You needn’t be, I told her.
Sometimes I wish you were never born, she said softly. With so much love. I wish my mother had slapped me instead. Then I could be more specific about all the ways she hurt me.
My mother and I spoke little after that, and she died soon after of a sudden cardiac arrest. The day I came home from the funeral, alone and orphaned, I smoked my first cigarette at home. I couldn’t stop after that. The thrill that I was somehow desiccating her lived space was very enticing. It would have made her so mad. I took to keeping indoors, stopped going out. After my father’s death, my mother had somehow made a lot of friends in the neighbourhood. Every time I would walk out for some milk, aunties would come, hold me tight, and press my face against their breasts. It scared me that they would smell the cigarettes on my breath. It scared me that I was incapable of performing the kind of grief they wanted from the daughter of their late friend. It scared me that someone would mention how I hadn’t cried when my mother’s body went up in flames on the funeral pyre. How I had looked indifferent. I would squirm my way out of those conversations. Pretend I had somewhere to be. But I had nowhere to be. So I stayed home. I would slather jam on slices of bread for meals, drink whole cups of coffee to keep awake. I smoked up a whole chimney.
On the eleventh day of my mother’s death, my aunt called again.
Hi atha, I said.
Hi. Did you clean up everything? Did you wash all the clothes? she asked.
Yes, I lied.
Do you want me to come over with some dinner? she asked. You must have thrown all your groceries out.
No atha, I’m really tired. I’m going to go to sleep. I had bread for dinner.
Okay, my aunt said. I called because I need something from you.
Hm, I said.
Before your family got a phone, your mother and I would exchange a lot of letters. That’s how we stayed in touch, you know.
I remember, I said. I remember her taking my glue to stick the envelopes, pouring over the papers on my desk.
I was wondering if you didn’t mind looking for the letters I sent her. I want to clip them to the ones she sent me, so I can read our conversations.
Oh, I said.
It’s not urgent, my aunt said. Whenever you can get to it. I know you’re not working now, you have more time. Soon you will be too busy to look for them. I would hate to bother you then.
No atha, it’s okay. I’ll find them, I said.
That night I filled myself a glass of wine and began to sieve through my mother’s shelves. The letters were easy to find. She had kept them in the safe with her jewellery and spare cash. She had stacked them on top of each other, and tied the bundle up with a rubber band. I took the pile out and carefully separated them. There were some from my grandmother before she had died, from my aunt, one from my mother’s friend from childhood. All written in Telugu. My grandmother’s script was neat and childish, my aunt’s was messy, hurried. I couldn’t read the letters. I had defied my mother by never learning to read and write her tongue. To me, the letters were ultimately unintelligible. I gathered the letters from my aunt, when I noticed a half-written letter my mother had never sent. It was marked on the day we went to the art festival, a month after my father’s death. My mother had stopped writing letters entirely by then. We had a telephone. But for some reason, she began writing one on that day. I opened it up half-expecting to understand anything, when I realised she had written nothing in letter. The papers contained drawings my mother had made and coloured in. My mother had carefully drawn the fancy pots, vases, jewellery we had seen at the festival that day from memory. She scribbled the face of one of the vocalists from the Rajasthani troupe, and wrapped his head in a turban. At the bottom, she also drew two slim figures, one in a yellow saree with a flaming red border and the other in a long blue dress. My mother and I.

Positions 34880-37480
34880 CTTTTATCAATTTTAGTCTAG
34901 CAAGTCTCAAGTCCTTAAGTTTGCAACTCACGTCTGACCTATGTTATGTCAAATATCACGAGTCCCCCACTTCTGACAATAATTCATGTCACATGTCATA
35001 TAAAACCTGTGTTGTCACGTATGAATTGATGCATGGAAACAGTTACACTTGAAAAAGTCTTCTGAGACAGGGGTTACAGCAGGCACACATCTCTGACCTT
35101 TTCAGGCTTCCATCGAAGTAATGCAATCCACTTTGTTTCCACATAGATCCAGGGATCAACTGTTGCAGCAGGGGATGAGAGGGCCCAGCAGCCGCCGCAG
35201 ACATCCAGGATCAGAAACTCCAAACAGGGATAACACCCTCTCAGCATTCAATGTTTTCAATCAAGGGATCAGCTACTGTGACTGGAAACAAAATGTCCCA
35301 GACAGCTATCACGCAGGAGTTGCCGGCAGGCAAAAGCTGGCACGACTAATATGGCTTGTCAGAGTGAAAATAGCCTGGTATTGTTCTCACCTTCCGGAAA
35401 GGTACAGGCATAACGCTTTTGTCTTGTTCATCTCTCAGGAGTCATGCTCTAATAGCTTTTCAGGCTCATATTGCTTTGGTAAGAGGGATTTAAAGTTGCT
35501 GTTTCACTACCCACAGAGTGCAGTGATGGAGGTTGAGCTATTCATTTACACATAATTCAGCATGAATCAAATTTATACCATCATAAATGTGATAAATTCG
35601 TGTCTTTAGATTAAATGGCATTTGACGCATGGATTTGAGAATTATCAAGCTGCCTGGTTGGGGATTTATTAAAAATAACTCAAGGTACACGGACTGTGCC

And suddenly a deep sadness wrapped itself around my chest. My body felt buried under weight and light and formless. My mother had been happy that day. Really happy. Draw the day out in amateur doodles happy.
I looked up from the drawings to her open cupboard and spotted the yellow saree from that day, from her pictures. I pulled it out, took it to the bathroom, squatted into the floor and began washing it with soap. I beat the cloth with the washing pad, smothered it under the lather of the detergent. I wrung the remaining water from the saree, hung it to dry outside the window. I smoked cigarettes waiting for the hot summer air to do its thing, watched the sun set, felt the air turn heavy and humid. Then, I carefully took my mother’s saree, ironed its wrinkles and pleats, folded it neatly into a rectangle, and placed it on the top of her clothes. Something like a sigh, or an exhausted breath, or smoke shaped relief escaped my lips in orderly fashion.